Faculty, staff have little say on new president

By Alexandra Kukulka

The composition of the advisory panel set up to recommend candidates to the board of trustees to be Columbia’s next president is heavily weighted with board members, giving little voice to the college’s faculty and staff, a Chronicle

analysis shows.

According to bylaws approved by the board of trustees last spring that were not inserted in the faculty handbook, the panel will recommend two or three presidential candidates to the trustees for a final vote. The panel must approve each candidate by a two-thirds vote.

A two-thirds majority of the 22 panel members requires 15 votes. Since there are 13 members of the

board of trustees on the panel only  two more votes are needed to reach 15, obtainable from any combination of the two deans, one chair, and one high-level administrator who also sit on the panel.

This would dilute the representation of Columbia’s 3,281 faculty and staff members because there are only three full-time faculty and one part-time faculty on the panel, and essentially no staff, according to the panel list (In assembling the panel, board chairman Allen Turner said he counted Dean of Students Sharon Wilson-Taylor as a staff member).

The ratio stands in stark contrast to the selection process in 2000 that brought Warrick L. Carter to Columbia. At the time, there were only two trustees and five combined faculty and chairmen on the advisory panel, according to records cited by Faculty Senate President Pegeen Reichert-Powell, who delivered a report to the Senate Sept. 14.

“This matters because the advisory panel votes to send candidates forward to the board of trustees,” Powell said. “The fact that the board of trustees ultimately hires the president has not changed. But no candidate, according to the board of trustees bylaws, may go as a viable candidate unless it is voted on by two-thirds of the panel.”

The panel is composed of 13 members of the board of trustees, two deans, three full-time faculty members, one part-time faculty member, one student, one department chairwoman and new college Chief Financial Officer Ken Gotsch.

Columbia has 377 full-time faculty, 1,660 part-time faculty, 682 full-time staff and 562 part-time staff for a total of 3,281.

The Faculty Senate executive committee spoke with Turner, about the discrepancy, Powell told the senators at the meeting.

She noted the board changed the bylaws regarding representation without putting them in the faculty handbook. The faculty used its handbook’s requirements that state that only three full-time faculty be appointed to a presidential search committee without realizing they could have insisted on more.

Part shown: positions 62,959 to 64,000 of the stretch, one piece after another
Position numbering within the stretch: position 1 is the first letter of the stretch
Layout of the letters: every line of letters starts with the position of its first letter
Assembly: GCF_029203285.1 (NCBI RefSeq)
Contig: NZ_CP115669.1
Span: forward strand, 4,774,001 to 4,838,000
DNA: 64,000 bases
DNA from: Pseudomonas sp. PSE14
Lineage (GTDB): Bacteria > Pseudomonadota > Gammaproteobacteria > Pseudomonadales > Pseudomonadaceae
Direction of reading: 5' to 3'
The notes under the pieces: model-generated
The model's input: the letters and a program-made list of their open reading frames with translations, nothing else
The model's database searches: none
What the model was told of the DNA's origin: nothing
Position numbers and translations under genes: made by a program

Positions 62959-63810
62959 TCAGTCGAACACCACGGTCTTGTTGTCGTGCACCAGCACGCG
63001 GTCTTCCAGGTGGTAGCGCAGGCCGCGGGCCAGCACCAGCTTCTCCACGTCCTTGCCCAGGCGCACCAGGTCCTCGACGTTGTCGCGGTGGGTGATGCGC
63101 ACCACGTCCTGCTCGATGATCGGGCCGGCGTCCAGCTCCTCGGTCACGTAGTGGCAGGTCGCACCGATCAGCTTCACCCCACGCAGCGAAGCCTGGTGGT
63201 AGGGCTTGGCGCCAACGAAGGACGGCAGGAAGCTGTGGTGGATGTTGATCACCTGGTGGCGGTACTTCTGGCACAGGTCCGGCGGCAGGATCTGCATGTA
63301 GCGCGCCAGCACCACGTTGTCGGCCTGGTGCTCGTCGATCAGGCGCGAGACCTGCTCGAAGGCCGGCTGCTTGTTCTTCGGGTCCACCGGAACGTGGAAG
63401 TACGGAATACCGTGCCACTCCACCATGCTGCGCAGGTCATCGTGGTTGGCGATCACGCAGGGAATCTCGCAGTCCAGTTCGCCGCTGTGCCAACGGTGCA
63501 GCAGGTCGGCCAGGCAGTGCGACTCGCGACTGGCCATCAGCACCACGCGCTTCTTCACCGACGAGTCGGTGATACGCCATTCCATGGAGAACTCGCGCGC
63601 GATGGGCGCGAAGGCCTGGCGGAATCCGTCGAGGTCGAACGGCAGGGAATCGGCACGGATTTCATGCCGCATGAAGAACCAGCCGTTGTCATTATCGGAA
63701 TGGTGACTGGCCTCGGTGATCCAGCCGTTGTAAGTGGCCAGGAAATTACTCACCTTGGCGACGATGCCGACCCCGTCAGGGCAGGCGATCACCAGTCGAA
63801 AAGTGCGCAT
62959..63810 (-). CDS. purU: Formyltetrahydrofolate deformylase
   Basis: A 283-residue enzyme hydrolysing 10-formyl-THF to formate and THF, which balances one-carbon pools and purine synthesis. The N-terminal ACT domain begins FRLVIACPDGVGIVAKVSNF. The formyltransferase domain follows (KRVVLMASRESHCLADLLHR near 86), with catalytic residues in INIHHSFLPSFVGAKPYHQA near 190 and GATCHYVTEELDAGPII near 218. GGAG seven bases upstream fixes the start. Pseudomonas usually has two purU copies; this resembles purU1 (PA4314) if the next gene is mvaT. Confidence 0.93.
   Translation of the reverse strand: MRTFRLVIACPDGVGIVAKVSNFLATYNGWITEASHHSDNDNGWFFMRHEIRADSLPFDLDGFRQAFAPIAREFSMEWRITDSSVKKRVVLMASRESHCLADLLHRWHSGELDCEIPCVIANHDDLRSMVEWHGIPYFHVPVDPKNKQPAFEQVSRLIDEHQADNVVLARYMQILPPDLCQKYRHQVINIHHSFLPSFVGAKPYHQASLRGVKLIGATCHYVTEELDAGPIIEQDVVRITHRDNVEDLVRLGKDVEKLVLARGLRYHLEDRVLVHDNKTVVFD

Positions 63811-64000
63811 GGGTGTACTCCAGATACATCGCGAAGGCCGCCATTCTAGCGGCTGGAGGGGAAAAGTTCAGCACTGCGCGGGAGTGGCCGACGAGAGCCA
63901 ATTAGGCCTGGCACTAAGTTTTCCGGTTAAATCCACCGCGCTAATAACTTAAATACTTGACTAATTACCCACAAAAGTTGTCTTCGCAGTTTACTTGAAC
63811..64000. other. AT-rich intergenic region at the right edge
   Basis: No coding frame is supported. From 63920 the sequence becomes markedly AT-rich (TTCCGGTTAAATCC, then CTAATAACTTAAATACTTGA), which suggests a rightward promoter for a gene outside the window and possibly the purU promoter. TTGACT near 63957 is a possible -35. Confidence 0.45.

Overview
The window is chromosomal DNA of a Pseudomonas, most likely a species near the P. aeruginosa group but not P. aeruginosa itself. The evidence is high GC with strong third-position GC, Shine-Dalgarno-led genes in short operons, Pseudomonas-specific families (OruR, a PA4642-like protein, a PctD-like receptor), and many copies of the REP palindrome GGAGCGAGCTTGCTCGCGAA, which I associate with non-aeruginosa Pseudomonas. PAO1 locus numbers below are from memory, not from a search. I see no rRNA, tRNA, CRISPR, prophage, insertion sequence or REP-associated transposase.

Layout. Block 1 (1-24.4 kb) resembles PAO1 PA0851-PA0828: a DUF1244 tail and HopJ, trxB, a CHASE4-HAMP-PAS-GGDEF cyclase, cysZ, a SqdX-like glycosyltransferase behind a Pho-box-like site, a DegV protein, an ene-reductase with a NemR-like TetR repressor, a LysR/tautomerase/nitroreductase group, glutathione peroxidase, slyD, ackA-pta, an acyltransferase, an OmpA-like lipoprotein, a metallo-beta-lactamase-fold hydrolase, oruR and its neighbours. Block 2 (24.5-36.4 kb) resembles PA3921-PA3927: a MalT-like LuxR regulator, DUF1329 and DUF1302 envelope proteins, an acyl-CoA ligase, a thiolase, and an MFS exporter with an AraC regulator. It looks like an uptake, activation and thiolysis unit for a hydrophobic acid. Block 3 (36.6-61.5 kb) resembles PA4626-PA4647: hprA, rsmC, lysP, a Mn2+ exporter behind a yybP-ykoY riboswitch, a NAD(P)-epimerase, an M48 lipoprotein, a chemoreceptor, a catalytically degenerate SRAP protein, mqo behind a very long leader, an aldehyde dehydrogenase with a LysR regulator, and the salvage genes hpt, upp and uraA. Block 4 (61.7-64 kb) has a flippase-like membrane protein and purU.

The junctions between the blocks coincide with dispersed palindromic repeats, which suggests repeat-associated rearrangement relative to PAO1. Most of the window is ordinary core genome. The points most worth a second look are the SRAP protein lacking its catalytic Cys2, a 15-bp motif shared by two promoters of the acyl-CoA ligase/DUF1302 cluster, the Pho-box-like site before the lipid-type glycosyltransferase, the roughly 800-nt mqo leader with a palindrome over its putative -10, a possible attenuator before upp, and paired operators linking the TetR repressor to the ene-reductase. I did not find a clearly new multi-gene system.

“We expressed our concern that these changes might undermine the faith of faculty in the search process itself,” Powell said. “The bottom line to that discussion is that the advisory panel stands as is.”

The Senate did not go on to contest the disproportionate representation of faculty and board members. Instead it passed a motion of support to remind the panel’s three faculty members that they represent the collective voice of the faculty, as previously reported by The Chronicle Sept. 17.

Repeated efforts by The Chronicle to elicit comment from Senate members were declined.

According to an invitation to apply for president from Isaacson, Miller, the company hired by the college to help with the search, the candidate should be someone with the “ability to provide vision and strategic direction,” have an “understanding and appreciation of the diverse disciplines represented at Columbia” and “willingness to be a visible and effective fundraiser” at the college.

Vice President of Academic Affairs and Interim Provost Louise Love said she believes the board of trustees is responsible for decisions pertaining to the next president, though having others on the panel is encouraging.

“I am pleased there is participation in the discussions [for the next president],” Love said. “In my own experience with search committees, the discussions are very powerful, so  having the opportunity to have a voice—to me—is where the real power resides.”

However, Louis Silverstein, emeritus professor in the Humanities, History and Social Sciences Department, said he would have liked to see more faculty representation on the panel.

“The faculty are the people in the community who really have knowledge of the college in a  manner and form that are not true for trustees and other people, who have a valued perspective,” Silverstein said. “It’s a different perspective than what faculty have.”

Silverstein said he would like to see a president who will lead Columbia into the future at a time when higher education is transforming. He would also like to see someone who will build on the college’s tradition and history.

To some members of the college, such as Love and Michael Bright, president of the United Staff of Columbia College and a staff member in the Film & Video Department, these numbers aren’t bothersome.

“It’s the board’s responsibility to take the lead on [the presidential search],” Bright said. “They are going to be working more closely with the president than probably anybody else on campus.”

Bright said he feels there is an unfair representation of staff members on the panel, as there is only one on the panel, though that person isn’t a “true staff member.” However, Bright expressed confidence in members of the board and panel to make the right decisions for the panel.

“Considering all the turmoil and strife [the college] had to endure last year, I think the [panel is] focused on making the best choice [it] can for Columbia,” Bright said.